23 American Journal of Law & Medicine 69 (1997)
On November 8, 1994, Oregon voters narrowly passed the highly controversial Death with Dignity Act (Measure 16), which marked the first time that physician-assisted suicide was explicitly legalized anywhere in the world. In Lee v. Oregon, a group of physicians, several terminally ill persons, a residential care facility, and individual operators of residential care facilities sought to enjoin enforcement of the new law, claiming various constitutional infirmities. The U.S. District Court for the District of Oregon enjoined enforcement of the law, acknowledging that it raised important constitutional issues including possible violations of the Equal Protection and Due Process Clauses of the Fourteenth Amendment. This note analyzes the impact of the Lee and the debate surrounding physician assisted suicide. Part II of this Note outlines several important ethical and legal arguments both in favor of, and opposed to, legalized assisted suicide. Part III discusses the cases that have reviewed laws prohibiting physician-assisted suicide. Part IV examines Measure 16 in detail, including a review of the safeguards drafted into the act. This Note continues with a discussion of the constitutional questions presented in Lee v. Oregon as traditionally analyzed and as treated by the court. This Note concludes that one may not properly infer a fundamental right to assisted suicide. In addition, the Equal Protection Clause does not prevent states from recognizing a patient's right to remove life-sustaining treatment and hydration, while prohibiting doctors from prescribing lethal medication to the terminally ill on request.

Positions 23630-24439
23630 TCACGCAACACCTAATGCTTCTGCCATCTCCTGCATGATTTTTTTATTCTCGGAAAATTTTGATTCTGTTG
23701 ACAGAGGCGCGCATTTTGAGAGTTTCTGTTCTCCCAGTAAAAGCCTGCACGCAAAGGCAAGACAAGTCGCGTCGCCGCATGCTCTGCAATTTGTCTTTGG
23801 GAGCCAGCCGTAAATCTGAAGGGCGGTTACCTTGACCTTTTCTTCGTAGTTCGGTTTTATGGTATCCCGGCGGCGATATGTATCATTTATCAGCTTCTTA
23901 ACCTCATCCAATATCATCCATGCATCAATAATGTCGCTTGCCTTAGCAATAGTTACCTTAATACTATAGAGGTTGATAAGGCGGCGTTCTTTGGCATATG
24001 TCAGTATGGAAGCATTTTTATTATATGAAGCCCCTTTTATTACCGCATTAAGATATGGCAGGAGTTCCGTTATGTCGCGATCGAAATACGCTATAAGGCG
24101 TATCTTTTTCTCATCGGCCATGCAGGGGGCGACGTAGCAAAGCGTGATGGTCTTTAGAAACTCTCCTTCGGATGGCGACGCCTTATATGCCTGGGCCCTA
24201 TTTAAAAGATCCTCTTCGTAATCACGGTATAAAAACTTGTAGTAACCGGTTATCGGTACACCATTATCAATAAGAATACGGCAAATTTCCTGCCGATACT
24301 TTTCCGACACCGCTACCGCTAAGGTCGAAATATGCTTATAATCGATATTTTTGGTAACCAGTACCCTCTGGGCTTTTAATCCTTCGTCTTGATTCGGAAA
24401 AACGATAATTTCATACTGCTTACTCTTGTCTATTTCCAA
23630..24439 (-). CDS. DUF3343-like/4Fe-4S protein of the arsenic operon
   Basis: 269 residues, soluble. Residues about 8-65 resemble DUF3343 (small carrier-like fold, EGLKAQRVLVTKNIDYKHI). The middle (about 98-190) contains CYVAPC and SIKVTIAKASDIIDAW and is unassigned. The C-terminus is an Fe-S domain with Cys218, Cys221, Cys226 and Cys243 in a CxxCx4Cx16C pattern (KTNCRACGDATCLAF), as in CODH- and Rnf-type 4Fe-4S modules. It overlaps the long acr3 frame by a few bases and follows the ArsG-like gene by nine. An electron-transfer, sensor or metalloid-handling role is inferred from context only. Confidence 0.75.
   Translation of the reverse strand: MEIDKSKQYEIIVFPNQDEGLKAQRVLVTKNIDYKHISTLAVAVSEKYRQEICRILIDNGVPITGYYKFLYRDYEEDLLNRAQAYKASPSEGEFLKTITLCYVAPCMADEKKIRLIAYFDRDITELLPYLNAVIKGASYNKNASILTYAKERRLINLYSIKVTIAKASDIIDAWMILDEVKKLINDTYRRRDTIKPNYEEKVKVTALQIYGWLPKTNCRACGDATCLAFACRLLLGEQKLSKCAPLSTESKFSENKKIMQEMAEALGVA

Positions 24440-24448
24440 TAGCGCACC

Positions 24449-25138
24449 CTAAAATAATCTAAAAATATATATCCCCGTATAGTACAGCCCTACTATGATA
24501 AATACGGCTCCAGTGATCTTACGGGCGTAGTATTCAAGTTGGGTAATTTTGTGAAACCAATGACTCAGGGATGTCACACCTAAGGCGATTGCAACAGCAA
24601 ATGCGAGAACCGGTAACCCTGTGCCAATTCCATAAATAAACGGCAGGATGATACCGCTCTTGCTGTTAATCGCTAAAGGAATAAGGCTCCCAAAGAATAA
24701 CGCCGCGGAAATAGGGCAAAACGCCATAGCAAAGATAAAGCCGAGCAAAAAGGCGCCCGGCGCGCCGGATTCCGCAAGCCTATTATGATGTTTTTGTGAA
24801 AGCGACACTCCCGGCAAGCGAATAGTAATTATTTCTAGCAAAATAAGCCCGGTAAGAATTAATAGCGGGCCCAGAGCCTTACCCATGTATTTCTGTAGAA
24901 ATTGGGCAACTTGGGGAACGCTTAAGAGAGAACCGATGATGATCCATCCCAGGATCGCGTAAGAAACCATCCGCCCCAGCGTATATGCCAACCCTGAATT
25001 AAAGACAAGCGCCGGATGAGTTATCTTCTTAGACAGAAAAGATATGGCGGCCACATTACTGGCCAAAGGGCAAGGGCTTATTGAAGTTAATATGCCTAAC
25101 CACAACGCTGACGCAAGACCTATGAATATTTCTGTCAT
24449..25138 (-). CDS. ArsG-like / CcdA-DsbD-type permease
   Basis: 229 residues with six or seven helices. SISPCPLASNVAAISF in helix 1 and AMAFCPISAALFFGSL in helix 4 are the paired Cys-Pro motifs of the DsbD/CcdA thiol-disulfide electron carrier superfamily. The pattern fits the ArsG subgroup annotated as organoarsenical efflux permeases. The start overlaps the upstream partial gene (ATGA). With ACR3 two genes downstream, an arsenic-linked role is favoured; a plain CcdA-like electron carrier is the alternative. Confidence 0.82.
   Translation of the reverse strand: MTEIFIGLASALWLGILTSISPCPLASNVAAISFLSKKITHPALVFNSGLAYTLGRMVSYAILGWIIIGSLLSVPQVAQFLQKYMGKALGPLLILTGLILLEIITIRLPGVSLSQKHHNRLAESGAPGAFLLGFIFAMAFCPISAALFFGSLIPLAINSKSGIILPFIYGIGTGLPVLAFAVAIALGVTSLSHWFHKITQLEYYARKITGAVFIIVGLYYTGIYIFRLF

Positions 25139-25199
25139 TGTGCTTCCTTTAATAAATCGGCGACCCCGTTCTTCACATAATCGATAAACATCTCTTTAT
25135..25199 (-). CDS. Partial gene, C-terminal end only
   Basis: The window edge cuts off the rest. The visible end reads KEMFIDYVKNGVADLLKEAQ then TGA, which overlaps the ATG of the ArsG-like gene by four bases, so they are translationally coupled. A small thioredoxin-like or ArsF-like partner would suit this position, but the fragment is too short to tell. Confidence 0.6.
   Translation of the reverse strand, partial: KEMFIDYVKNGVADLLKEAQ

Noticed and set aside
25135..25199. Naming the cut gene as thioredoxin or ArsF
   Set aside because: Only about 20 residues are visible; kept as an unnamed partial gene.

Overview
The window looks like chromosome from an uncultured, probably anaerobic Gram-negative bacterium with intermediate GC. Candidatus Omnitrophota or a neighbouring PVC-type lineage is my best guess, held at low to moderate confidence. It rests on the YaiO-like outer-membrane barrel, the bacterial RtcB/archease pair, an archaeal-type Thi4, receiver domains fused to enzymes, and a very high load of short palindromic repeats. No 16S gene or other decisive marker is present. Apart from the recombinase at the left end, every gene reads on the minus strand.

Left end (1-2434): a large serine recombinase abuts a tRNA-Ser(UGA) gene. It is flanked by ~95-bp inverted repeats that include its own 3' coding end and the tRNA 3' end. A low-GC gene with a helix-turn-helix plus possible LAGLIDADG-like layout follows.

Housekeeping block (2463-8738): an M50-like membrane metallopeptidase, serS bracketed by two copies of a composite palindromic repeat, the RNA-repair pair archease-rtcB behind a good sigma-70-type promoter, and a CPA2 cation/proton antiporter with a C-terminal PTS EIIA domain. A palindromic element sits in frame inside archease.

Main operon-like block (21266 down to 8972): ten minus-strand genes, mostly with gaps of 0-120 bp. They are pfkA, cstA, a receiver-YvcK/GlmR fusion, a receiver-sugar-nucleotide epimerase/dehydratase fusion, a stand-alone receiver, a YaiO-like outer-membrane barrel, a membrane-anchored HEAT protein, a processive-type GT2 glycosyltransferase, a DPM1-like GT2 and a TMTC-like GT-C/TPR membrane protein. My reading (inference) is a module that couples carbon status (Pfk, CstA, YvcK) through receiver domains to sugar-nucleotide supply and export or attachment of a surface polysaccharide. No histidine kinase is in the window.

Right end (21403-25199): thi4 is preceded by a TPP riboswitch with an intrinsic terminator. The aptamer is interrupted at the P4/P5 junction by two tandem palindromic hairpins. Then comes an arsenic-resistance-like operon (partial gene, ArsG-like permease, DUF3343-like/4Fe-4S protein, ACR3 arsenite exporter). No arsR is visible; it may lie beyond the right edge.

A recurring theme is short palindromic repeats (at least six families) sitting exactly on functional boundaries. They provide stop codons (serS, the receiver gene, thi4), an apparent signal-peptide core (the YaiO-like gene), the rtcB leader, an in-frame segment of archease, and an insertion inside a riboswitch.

Canick, Simon, "Constitutional Aspects of Physician-Assisted Suicide After Lee v. Oregon" (1997). Faculty Scholarship. 150.